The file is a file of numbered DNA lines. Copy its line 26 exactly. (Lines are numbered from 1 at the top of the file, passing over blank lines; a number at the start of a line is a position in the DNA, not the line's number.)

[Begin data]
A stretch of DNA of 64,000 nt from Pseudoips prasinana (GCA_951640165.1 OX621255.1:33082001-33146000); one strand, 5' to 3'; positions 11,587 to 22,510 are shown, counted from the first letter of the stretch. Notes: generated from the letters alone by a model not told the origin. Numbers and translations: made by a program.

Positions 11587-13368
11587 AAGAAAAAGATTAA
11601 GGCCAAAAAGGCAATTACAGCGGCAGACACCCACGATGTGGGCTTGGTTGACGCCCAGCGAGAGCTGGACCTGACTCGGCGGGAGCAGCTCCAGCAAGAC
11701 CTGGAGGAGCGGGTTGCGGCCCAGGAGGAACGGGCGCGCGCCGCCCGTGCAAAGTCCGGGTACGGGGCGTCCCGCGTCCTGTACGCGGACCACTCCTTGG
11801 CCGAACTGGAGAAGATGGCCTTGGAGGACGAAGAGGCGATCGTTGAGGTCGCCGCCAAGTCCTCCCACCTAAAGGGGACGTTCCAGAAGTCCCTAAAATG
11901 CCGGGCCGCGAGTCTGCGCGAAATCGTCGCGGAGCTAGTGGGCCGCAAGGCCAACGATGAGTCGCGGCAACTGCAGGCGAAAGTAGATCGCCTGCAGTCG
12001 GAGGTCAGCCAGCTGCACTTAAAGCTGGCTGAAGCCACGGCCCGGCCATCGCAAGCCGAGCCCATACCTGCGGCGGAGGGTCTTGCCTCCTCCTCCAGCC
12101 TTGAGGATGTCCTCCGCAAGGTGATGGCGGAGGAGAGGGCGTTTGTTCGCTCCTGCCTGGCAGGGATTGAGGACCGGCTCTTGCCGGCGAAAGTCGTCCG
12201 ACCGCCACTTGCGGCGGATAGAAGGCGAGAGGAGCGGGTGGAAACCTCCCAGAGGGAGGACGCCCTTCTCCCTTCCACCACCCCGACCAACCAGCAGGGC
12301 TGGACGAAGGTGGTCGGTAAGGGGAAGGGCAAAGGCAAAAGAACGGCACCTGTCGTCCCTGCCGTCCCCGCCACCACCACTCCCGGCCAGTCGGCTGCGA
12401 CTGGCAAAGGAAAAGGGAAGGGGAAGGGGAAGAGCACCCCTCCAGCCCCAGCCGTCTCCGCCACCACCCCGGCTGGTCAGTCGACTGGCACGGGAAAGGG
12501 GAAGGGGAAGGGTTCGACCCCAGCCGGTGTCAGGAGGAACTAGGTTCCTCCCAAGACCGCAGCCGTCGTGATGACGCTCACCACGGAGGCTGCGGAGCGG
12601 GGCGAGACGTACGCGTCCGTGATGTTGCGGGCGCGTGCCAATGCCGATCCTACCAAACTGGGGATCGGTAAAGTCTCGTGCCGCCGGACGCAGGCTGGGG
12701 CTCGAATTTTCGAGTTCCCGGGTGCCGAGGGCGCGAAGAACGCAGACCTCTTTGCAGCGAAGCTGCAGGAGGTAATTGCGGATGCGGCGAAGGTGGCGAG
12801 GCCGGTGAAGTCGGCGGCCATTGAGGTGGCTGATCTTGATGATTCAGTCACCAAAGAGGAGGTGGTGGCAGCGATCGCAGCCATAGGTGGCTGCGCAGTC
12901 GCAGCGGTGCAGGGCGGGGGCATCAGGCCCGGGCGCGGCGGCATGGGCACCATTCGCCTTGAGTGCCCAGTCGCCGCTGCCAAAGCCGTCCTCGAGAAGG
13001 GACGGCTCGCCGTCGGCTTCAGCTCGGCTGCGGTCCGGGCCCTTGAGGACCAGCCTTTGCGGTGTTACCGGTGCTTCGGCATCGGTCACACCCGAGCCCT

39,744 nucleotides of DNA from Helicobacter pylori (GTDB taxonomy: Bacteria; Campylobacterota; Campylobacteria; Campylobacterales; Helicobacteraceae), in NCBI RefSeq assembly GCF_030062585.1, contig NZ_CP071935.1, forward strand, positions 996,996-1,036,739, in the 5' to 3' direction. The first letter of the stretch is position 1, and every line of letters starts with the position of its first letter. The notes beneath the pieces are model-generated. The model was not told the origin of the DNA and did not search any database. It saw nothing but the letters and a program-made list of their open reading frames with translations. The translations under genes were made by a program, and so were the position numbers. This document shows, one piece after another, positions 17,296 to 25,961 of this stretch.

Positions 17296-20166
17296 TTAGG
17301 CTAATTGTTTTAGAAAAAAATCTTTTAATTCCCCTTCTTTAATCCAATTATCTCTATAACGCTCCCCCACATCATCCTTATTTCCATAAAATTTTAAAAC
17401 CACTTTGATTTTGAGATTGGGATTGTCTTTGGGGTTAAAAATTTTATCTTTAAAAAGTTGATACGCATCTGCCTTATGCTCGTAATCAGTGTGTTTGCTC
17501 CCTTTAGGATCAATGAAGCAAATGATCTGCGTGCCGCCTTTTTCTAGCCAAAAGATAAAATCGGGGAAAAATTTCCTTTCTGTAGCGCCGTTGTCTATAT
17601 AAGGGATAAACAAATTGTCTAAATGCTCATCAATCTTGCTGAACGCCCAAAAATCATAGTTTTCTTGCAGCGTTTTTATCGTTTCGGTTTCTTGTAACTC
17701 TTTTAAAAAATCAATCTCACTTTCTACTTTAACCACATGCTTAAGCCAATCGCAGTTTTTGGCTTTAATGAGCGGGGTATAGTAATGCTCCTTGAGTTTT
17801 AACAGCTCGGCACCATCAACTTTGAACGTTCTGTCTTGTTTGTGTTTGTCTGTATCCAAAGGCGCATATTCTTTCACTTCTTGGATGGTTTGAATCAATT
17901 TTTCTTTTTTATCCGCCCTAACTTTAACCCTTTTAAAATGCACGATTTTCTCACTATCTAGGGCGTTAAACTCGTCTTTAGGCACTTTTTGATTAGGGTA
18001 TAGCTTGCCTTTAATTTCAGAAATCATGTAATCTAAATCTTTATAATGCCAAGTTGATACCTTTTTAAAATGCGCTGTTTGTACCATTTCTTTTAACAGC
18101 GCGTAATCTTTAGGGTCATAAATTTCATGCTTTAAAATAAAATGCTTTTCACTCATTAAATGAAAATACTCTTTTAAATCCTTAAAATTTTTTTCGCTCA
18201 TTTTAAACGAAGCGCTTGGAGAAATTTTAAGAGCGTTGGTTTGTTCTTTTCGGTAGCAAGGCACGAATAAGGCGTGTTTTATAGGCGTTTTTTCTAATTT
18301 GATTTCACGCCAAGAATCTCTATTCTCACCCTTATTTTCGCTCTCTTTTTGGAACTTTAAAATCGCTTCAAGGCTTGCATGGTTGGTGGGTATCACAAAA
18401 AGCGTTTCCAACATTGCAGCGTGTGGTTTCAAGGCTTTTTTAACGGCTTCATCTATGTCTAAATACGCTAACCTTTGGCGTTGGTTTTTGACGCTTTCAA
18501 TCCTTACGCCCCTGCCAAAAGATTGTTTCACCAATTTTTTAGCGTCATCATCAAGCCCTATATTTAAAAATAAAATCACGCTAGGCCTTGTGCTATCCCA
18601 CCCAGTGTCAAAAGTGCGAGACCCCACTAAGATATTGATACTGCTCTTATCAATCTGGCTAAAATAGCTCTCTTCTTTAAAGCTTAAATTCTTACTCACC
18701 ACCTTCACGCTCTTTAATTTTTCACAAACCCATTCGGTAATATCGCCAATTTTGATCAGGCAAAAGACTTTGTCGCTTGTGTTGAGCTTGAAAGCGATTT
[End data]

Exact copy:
17701 TTTTAAAAAATCAATCTCACTTTCTACTTTAACCACATGCTTAAGCCAATCGCAGTTTTTGGCTTTAATGAGCGGGGTATAGTAATGCTCCTTGAGTTTT